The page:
German ferry operator AG Ems has started using its converted LNG-powered passenger ferry, Münsterland, on the route between the Dutch Eemshaven to the German island of Borkum.
The firm said that the 1986-built Münsterland started serving the route on April 9 after around 16 months of conversion works at Dutch shipyard Royal Niestern Sander in Delfzijl.
According to AG EMS, the investment in the conversion project, backed by Germany’s Ministry of Transport and Digital Infrastructure, totaled about 19 million euros ($20.7 million).
This is the firm’s third LNG-powered ferry. Münsterland joins sister ship Ostfriesland, claimed to be Europe’s first converted LNG ferry.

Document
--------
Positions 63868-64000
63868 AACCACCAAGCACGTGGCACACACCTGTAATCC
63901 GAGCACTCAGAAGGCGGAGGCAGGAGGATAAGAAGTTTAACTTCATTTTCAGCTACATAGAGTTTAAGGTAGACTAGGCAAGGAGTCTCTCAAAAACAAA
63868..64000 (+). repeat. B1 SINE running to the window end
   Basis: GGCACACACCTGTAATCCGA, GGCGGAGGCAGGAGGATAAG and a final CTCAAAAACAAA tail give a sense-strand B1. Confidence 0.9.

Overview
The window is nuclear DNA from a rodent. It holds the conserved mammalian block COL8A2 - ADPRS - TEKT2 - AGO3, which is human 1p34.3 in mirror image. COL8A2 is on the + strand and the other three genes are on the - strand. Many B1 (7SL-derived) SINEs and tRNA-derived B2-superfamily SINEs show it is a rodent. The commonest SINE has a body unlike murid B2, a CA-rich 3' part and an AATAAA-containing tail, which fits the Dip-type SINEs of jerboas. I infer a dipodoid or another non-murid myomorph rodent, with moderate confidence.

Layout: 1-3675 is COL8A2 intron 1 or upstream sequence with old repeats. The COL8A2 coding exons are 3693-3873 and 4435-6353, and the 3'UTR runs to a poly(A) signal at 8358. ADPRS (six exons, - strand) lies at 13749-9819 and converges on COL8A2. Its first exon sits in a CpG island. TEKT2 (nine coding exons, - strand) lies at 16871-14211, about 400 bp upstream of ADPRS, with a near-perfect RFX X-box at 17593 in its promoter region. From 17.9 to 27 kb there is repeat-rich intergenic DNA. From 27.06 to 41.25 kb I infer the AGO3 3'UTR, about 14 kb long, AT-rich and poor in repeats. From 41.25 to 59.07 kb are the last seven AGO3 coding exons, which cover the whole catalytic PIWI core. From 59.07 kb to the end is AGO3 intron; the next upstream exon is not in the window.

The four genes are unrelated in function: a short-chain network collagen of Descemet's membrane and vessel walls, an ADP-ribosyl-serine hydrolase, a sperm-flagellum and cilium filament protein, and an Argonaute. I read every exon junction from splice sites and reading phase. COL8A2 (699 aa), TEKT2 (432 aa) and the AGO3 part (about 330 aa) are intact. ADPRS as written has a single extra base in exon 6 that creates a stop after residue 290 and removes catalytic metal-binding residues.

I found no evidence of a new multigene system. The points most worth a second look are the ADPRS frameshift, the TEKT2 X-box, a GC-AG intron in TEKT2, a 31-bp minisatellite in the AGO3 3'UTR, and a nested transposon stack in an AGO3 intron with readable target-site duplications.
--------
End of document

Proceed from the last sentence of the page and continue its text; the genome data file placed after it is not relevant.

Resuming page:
AG Ems also operates Helgoland, Germany’s first newbuild LNG-powered ferry.
The conversion works on the 94 meters long Münsterland included adding dual-fuel engines, a type C LNG storage tank, installations, pipelines, and other systems.
It now features two Wärtsilä 20DF dual-fuel generating sets and its LNGPac system.
Also, the vessel’s LNG tank is a bit bigger than the 45-cbm tank installed in Ostfriesland.
Münsterland’s LNG tank has a capacity of 53-cbm, according to AG Ems.